The Lesson of Hanukkah

Living with imperfection

Print this page Print this page

The Jewish way calls on every human quality and every skill known to humanity. The past culture demanded fortitude and long-suffering, tolerating powerlessness and persecution without internalizing them. The present culture demands active responsibility, handling affluence, acceptance, and power without absolutizing them. The battle of Hanukkah is being fought again, not in military engagements but through creating family ties, competing educationally, communicating values and messages, holding and deepening loyalties. It can only be won by partial solutions, visionary persistence, and realistic dreams.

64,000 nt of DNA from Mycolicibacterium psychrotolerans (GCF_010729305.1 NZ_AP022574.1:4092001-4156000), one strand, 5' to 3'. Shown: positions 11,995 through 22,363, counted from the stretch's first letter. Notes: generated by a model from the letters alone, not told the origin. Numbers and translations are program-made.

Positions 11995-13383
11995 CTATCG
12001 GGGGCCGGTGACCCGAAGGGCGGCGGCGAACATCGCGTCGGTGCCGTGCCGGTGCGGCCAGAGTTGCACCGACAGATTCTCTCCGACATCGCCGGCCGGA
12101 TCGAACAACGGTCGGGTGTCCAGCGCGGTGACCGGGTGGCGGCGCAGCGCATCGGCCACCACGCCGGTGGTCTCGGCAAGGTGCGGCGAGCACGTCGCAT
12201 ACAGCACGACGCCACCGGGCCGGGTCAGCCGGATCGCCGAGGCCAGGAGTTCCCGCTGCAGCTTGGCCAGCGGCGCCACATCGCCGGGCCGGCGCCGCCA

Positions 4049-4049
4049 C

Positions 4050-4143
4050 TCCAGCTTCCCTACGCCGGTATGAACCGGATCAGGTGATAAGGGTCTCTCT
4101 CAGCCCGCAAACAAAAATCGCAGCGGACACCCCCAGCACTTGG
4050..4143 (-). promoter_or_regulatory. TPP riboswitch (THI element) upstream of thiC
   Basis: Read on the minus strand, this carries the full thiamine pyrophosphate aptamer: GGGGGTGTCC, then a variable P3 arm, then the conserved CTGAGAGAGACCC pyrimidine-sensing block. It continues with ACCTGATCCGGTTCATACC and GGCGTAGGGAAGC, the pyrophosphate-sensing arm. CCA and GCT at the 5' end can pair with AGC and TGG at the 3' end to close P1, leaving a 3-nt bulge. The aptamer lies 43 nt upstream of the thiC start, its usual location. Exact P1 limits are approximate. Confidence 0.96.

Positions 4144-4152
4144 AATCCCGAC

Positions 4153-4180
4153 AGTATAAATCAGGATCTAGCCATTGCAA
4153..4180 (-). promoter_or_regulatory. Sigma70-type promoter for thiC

Pessimists and assimilationists have more than once informed Jew that there is no more oil left to burn. As long as Hanukkah is studied and remembered, Jews will not surrender to the night. The proper response, as Hanukkah teaches, is not to curse the darkness but to light a candle.

Did you like this article?  MyJewishLearning is a not-for-profit organization.

Please consider making a donation today.

Rabbi Irving Greenberg

Rabbi Irving (Yitz) Greenberg was the president of Jewish Life Network/Steinhardt Foundation and founding president of CLAL, the National Jewish Center for Learning and Leadership. He also is the author of For the Sake of Heaven and Earth: The New Encounter Between Judaism and Christianity (2004, Jewish Publication Society).